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The Eightfold Path, Part 4: Right View & Right Intention

Excerpts from a Dharma Talk given by Maylie Scott July 13, 1997; from the August '97 AZG newsletter

Taking part in sesshin is a wonderful opportunity--even to come in for part of the day to get a feeling of what’s going on. It’s an opportunity to give your practice a tune-up, a larger feeling about what you’re doing on the cushion, a stronger, deeper feeling of the group. As Rose said, together we have circled Lloyd’s living room and kitchen and dining room, how many times in the kinhin line? That kind of repetition--the same thing over and over and done with freshness--makes sangha into a really wonderful container. I encourage you to try out sesshin. I assure you that this is the easiest possible group to enter sesshin with.

I want to talk about the following poem in terms of both our personal practice and of our sangha life. This poem, written down by an American poet but dictated by a Native American elder, is an instruction to young tribal people about how to meet the world. The name of the poem is “Lost,” but could also be “Found.”

Stand still. The trees ahead and the bushes beside you
Are not lost. Wherever you are is called Here,
And you must treat it as a powerful stranger,
Must ask permission to know it and be known.
The forest breathes. Listen. It answers.
I have made this place around you;
If you leave it you may come back again, saying Here.
No two trees are the same to Raven.
No two branches are the same to Wren.
If what a tree or a bush does is lost on you,
You are surely lost. Stand still. The forest knows
Where you are. You must let it find you.

Quoted in David Whyte’s The Heart Aroused pp 259-60

We can take these lines as zazen instruction. Where is the forest? In meditation, we are in the forest of our inner being with all the growth and entanglement and spaces that are there. We often start out with expectations of what the forest is like and how we’re going to move in it. We do this since it’s pretty difficult to start without any idea about what you’re doing; we always have ideas about proceeding. But the forest teaches us, little by little. Particularly in the longer sittings, we have to give up the idea about our practice because it gets worn out. When we do this, we begin to hear the breath of the forest and enter more into it and with the images, sensations, pains, and joys that arise. Our breath joins with the forest breath. Zazen brings us deeply into contact with ourselves and with all the mysterious elements arising and falling with each breath. We then understand more the strangeness of our life--this powerful stranger we are not different from.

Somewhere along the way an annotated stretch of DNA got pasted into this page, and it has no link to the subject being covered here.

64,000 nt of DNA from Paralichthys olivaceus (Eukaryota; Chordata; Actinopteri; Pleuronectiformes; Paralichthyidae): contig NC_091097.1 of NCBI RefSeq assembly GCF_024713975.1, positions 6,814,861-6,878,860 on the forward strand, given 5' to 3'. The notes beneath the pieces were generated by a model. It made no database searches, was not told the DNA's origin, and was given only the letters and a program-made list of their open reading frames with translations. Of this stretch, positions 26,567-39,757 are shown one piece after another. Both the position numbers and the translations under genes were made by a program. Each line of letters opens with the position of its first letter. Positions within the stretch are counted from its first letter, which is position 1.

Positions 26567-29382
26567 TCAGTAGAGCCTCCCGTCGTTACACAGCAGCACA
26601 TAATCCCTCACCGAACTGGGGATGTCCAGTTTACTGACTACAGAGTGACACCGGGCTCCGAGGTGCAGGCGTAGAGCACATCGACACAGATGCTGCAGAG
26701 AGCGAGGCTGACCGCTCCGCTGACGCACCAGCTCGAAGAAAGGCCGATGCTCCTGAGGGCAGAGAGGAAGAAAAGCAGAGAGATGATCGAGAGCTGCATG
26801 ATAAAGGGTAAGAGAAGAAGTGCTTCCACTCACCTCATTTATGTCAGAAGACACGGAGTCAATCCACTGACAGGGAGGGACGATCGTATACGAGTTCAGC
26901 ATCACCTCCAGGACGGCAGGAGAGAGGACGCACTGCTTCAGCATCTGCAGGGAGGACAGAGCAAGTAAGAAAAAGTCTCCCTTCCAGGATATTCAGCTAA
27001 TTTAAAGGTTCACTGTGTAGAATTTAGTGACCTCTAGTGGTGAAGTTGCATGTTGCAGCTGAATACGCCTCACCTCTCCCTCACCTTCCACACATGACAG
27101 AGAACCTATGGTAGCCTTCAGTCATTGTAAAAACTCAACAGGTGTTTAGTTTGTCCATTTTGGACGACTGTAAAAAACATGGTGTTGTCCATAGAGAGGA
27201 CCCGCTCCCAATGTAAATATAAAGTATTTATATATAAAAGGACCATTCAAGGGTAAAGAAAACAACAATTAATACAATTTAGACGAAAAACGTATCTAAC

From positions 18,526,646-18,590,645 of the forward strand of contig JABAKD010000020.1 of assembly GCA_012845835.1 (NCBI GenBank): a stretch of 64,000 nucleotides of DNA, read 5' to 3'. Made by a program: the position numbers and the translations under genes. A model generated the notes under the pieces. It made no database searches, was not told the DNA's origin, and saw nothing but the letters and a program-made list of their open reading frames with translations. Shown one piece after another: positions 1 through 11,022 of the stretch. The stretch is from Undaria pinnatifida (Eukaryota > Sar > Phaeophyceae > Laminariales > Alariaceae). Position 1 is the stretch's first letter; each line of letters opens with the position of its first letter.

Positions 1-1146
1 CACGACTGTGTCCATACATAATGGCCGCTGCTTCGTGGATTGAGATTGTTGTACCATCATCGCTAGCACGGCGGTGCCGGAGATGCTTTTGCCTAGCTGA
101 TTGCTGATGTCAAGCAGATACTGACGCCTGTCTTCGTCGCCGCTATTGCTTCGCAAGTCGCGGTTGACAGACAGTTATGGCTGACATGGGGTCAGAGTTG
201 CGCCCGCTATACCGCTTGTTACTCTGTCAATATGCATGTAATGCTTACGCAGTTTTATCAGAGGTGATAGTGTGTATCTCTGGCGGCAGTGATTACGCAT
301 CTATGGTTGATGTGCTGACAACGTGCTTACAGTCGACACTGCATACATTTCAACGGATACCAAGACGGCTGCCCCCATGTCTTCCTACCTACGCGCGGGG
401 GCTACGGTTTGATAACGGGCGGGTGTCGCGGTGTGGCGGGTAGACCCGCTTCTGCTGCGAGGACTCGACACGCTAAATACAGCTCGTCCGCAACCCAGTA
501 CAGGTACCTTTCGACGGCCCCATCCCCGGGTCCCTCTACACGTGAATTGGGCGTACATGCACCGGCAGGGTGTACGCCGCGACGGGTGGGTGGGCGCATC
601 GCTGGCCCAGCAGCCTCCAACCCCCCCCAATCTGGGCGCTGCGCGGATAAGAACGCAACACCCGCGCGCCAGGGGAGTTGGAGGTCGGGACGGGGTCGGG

The forest breathes. Listen. It answers,
I have made this place around you,
If you leave it you may come back again, saying Here.

This is the wonderful thing about the practice--it is immediately available at every moment. Again and again we are wandering off; again and again coming back. Harry Roberts, a Native American who lived for some years at Green Gulch, wrote an essay about knowing he needed to enter the forest to go on a vision quest and sit silently. He started up a path, but then stopped, because he realized the path was lonesome, that he was walking along the path just thinking his own selfish thoughts. He turned around, and went back and started up again. We can always do that.

We talked about the power of stopping.

No two trees are the same to Raven.
No two branches are the same to Wren.

Suzuki Roshi calls it the spirit of repetition, coming back again and again to the same point, the same place, and if you are awake, it’s fresh.

If what a tree or a bush does is lost on you,
You are surely lost. Stand still. The forest knows
Where you are. You must let it find you.

How we drop our customary position of bringing ourselves forward. Dogen says, “To carry the self forward is delusion. To allow the myriad things to express themselves is awakening.” We forget, again and again, to respect, to allow, to watch, and to listen to the many things and what they have to say. As we forget that watching and listening, we are lost. We drop into the soap operas, the tangles, the confusions, the troubles of our life, and then we remember.

Stand still. The forest knows
Where you are. You must let it find you.

We have the forest of the mind, and we have the forest of our inter-being which, in this very local sense, is our local sangha. The sangha was originally known as the community of arhants, the community of saints, of those with pure aspirations. We are not saints and arhants. But we do all have our bodhisattva aspirations and our bodhisattva intentions, and, from that point of view, we are sangha. Our common aspiration draws us together. Gael reminded us of the storey in Kosho Uchiyama's Opening the Hand of Thought about the field of quarreling pumpkins and the farmer who comes and finds this disarray of angry armored beings. He says to them, “Stop, stop! Put your hands to your heads and feel the common root.” That is our basic sangha instruction: “Feel the common root.”

This is a small sangha. How important it is in its own life and also as part of the historic event of the Buddha’s teaching coming from Asia and finding its intimate way throughout the West, with so many vehicles--groups like this one working it out. Home life has a way of feeling very familiar and enclosed, but we have to remember that this particular home life is part of a world-web and the basis of tremendously significant work. Arnold Toynbee is frequently quoted as saying that the coming of Buddhism to the West is the most important thing that happened in the twentieth century.